Wednesday, July 16, 2008

A Contradictory Mourvèdre Coco Chanel Would Have Loved

Coco Chanel, the legendary French couturier, is reputed to have said "my inner contradictions fascinate me." I think contradictions are a beautiful thing, both in people and in wine. Contradictions in a wine keep your brain cells firing while you're tasting as you try to figure out if you really taste leather and roses at the same time and, if you do, do you like that?

Mourvèdre is a grape that would make Coco Chanel proud. It has dusty and sweet flavors, flower notes, earthy notes--you name it, you can find it in Mourvèdre. It can be hard to find a 100% Mourvèdre, because it's most commonly used in blends with Grenache and Syrah. I happen to love Mourvèdre when it's bottled on its own, however, because all of its seemingly contradictory flavors and aromas can produce wines that please your intellect as well as your palate.

Lately I had the chance to try a 2006 Telmo Rodríguez A1 Muvedre from Spain's Alicante region. ($9.95, Chronicle Wine Cellar; available elsewhere for $10 to $17) This was an excellent QPR example of all of the glorious contradictions of which Mourvèdre is capable. It had Mourvèdre's characteristic deep yet bright garnet color and aromas of blackberry and marshmallow when the bottle first opened. These aromas gave the wine an initial, sweet impression, but the flavors were much leaner than the aromas suggested. While my mouth was set for a fruitbomb, instead I got black fruits, a touch of tar, and a slightly green and stemmy note in the aftertaste followed quickly by catch of rose petals in the back of the throat. The wine felt very satiny as you sipped it, but afterwards the dusty tannins made your mouth feel a bit dry.

Because of the drying tannins, this wine was much better with food than it was without it, and I wanted to find a recipe to try with it that would be just as full of contradictions as the wine. I located a new take on a classic Spanish soup from the Rioja region that used sweet potatoes and linguica instead of the traditional potatoes and chorizo. It was a little sweet, a little salty, a little spicy, and just delicious. The recipe calls for linguica, but I had chorizo on hand and substituted that for the linguica with good results. It was particularly good at pulling out the wine's fruity and satiny features, while the smoky notes of the sausage and the tarry note in the wine were good partners.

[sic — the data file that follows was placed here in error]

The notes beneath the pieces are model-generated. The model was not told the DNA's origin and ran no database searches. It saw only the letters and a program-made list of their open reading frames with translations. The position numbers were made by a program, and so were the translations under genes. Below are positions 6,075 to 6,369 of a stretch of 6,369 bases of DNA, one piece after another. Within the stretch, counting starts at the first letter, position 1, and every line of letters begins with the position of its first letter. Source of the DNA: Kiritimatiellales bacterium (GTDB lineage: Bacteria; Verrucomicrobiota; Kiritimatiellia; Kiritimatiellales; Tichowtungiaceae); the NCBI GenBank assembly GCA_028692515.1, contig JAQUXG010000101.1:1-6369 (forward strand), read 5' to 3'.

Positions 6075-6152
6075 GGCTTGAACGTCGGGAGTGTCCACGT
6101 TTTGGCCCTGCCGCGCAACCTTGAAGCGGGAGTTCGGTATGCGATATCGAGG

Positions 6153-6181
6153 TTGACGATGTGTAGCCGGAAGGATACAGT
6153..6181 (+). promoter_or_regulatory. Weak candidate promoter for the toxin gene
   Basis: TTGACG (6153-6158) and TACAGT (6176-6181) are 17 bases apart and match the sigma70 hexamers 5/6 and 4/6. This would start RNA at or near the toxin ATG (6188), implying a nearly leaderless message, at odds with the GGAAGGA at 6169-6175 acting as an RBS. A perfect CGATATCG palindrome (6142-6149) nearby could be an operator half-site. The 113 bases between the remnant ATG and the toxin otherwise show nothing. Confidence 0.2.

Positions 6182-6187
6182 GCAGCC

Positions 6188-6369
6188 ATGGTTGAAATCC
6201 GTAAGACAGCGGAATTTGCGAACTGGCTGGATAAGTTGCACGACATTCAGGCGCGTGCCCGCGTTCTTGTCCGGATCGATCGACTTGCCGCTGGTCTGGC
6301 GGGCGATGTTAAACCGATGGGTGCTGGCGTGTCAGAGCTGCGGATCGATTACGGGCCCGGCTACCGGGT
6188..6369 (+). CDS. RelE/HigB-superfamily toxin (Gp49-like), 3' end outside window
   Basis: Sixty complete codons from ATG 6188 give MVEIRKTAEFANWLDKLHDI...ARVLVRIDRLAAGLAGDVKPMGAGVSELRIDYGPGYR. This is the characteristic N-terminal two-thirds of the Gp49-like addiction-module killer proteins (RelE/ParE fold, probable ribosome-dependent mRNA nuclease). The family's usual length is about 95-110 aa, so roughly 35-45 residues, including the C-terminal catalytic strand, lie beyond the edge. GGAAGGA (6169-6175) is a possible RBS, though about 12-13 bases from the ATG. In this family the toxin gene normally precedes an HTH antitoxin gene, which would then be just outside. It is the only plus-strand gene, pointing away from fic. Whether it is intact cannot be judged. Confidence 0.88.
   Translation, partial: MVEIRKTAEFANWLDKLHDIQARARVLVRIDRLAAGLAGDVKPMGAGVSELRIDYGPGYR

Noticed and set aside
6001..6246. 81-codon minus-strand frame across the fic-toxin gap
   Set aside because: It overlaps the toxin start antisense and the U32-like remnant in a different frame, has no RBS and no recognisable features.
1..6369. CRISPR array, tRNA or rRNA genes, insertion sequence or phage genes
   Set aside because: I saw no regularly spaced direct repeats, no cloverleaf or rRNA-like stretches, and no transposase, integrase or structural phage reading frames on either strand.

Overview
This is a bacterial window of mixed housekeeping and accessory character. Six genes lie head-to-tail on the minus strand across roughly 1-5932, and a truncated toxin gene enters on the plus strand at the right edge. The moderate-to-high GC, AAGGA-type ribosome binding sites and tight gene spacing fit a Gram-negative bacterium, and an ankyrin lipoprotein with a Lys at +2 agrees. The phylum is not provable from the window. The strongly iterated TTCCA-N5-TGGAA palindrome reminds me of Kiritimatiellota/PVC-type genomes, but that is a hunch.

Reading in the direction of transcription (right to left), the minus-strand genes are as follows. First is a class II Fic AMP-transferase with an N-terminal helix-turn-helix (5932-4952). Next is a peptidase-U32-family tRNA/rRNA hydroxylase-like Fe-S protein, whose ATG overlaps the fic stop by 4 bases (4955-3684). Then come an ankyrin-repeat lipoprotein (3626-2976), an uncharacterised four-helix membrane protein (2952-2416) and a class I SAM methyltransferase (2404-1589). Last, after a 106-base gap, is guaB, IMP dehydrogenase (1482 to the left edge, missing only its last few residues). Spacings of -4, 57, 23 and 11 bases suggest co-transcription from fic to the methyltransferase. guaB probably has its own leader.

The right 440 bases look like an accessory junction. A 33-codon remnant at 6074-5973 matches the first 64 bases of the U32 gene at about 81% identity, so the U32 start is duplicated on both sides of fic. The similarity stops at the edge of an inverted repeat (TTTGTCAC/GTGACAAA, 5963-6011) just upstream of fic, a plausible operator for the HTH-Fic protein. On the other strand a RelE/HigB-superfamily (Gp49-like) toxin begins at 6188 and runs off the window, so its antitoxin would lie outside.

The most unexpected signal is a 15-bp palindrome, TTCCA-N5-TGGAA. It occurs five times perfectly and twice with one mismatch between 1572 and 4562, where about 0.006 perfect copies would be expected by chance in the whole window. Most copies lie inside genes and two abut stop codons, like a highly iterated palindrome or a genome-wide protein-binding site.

I loved this wine, but it will not be to everyone's taste. I am a fan of Telmo Rodriguez's wines in part because he makes such a wide variety of bottlings, from luscious fruity treats to wines like this one that are full of surprises. Even better, as this 2005 article by Food & Wine's Lettie Teague explains, Rodriguez is not ashamed to make value wines. So even if you don't give his Mourvèdre a try, keep on the lookout for the name.



Anonymous said...

I wonder if this one is made from biodynamically grown fruit.

Dr. Debs said...

Jack I couldn't find the answer to your question so far--it wasn't on the label, but that's not always definitive.